History and development
The ASEAN was established in August 1967, with the major aim to accelerate the economy, improve the cultural growth and work on social progress. The focus has been on the promotion of the regional space and stability which abides to respect for justice and rule of law in the relationship. In the beginning, they were balancing the political conflicts between Malaysia, Indonesia, and the Philippines where concern was about the decolonization and state-building process. (Fox & Ismail, 2016) With changing time, there has been basis set for political sensitive questions upon relations with neighboring countries with aim of economic cooperation. With 20 years of the crisis in finance of 1998, ASEAN members have been challenging the world related to the growth of the civil sector with the airlines like Air Asia, Lion Air, Viet Jet. There are different companies involved to have a long-term of air connectivity, with regions expecting liberalization of the lower fare, and focusing on liberalizing air travel between its member states. With development, ASEAN faces the dilemma of foreign policy which triggers a revision of consensus & acceptance of different opinions rather than paralyzing the community. Apart from diversity in different regions mainly Southeast Asia, there are connecting characteristics which are in young generation in urban centers who are connected through smartphones and planes (Nurhendiarni, Hidayat & Pasasa, 2015). One of the common factors which could be seen is the state repression where example of Malaysian British Movement could be analyzed which reflects upon the creation of strong political reaction, wherein civil society has not been able to manage and connect through.
Details the outcome of that system on the countries involved.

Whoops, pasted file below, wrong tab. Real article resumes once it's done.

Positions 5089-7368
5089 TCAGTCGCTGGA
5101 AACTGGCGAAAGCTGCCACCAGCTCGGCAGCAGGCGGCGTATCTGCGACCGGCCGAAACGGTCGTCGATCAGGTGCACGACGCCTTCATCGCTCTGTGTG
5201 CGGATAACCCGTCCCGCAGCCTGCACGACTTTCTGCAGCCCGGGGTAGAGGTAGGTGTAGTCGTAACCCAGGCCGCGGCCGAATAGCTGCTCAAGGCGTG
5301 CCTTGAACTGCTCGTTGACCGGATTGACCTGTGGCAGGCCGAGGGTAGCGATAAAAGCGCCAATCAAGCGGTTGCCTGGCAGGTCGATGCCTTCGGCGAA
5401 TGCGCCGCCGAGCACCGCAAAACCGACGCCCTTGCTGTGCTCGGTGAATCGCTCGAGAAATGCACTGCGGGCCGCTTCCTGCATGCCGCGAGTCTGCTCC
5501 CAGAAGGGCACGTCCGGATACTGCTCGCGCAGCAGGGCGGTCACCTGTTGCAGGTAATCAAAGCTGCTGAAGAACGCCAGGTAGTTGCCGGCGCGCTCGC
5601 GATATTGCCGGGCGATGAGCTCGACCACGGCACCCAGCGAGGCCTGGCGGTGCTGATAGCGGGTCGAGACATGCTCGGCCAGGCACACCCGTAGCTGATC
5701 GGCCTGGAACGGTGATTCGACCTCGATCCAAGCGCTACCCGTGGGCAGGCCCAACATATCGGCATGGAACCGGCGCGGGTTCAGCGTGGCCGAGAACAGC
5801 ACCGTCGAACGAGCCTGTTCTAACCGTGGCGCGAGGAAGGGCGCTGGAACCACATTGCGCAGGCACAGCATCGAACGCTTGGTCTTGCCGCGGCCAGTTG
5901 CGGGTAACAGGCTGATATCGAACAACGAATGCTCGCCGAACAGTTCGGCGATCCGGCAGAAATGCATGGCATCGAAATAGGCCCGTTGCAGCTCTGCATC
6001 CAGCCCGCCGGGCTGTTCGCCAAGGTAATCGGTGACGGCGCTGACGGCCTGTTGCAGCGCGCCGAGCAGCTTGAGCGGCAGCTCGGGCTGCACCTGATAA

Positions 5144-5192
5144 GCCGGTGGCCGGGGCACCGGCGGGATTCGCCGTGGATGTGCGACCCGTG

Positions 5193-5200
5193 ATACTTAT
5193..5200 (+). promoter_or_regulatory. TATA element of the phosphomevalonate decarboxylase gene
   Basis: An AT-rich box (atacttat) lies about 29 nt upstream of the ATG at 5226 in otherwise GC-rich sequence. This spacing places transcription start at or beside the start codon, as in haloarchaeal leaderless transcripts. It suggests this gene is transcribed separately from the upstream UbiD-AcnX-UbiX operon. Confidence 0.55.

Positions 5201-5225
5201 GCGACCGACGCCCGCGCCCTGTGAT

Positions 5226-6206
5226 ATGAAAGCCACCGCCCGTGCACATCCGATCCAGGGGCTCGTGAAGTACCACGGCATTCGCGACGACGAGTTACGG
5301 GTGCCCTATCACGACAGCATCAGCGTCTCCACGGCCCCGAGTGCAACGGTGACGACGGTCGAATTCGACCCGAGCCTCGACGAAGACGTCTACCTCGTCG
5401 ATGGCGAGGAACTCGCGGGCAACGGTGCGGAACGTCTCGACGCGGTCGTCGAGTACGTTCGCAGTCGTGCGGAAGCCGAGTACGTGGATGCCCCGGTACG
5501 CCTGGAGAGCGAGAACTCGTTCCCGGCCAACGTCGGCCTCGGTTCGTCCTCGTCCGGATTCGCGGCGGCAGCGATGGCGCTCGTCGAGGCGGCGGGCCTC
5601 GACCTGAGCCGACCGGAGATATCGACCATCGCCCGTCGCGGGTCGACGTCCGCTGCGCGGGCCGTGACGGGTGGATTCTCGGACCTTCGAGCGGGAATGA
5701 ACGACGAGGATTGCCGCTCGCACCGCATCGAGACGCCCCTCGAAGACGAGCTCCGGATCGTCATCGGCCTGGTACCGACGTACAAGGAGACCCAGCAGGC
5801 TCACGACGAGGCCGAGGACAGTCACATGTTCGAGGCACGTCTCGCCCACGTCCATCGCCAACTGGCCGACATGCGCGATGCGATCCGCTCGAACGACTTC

The countries involved with ASEAN are Brunei, Cambodia, Indonesia, Laos, Malaysia, Myanmar, Philippines, Singapore, Thailand, and Vietnam.
Any problems faced by the countries involved
It has been seen that the increased competition is the major concern for Indonesian airlines after the implementation of ASEAN Open Skies Policy. Indonesia is one of the largest aviation market wherein Malaysia and Singapore is eager to open the routes where issues like the government tax policies, inefficiencies and the lack of human resources like the controller for the air traffic, technical etc (Cline, 2016). The other problem with Indonesian Transportation Ministry had issues with the larger number of airports.
There is still a mistrust between the people when it comes to the integrity on a border. The unrests in different countries of the group where there are separatists' rebels in Philippines and Thailand is having certain political unrest. The differences in the governments and some countries are developing faster than the other is a major concern. It is seen that Singapore, Thailand, Malaysia, and Indonesia are comparatively stronger. The countries are easy to be inferred in comparison to the EU Open Skies independent system of control. As per the research, terrorism, South China Sea dispute and the climate change with sea level rising has a major impact on the relation between ASEAN countries (Nugraha, 2015).
How the system affected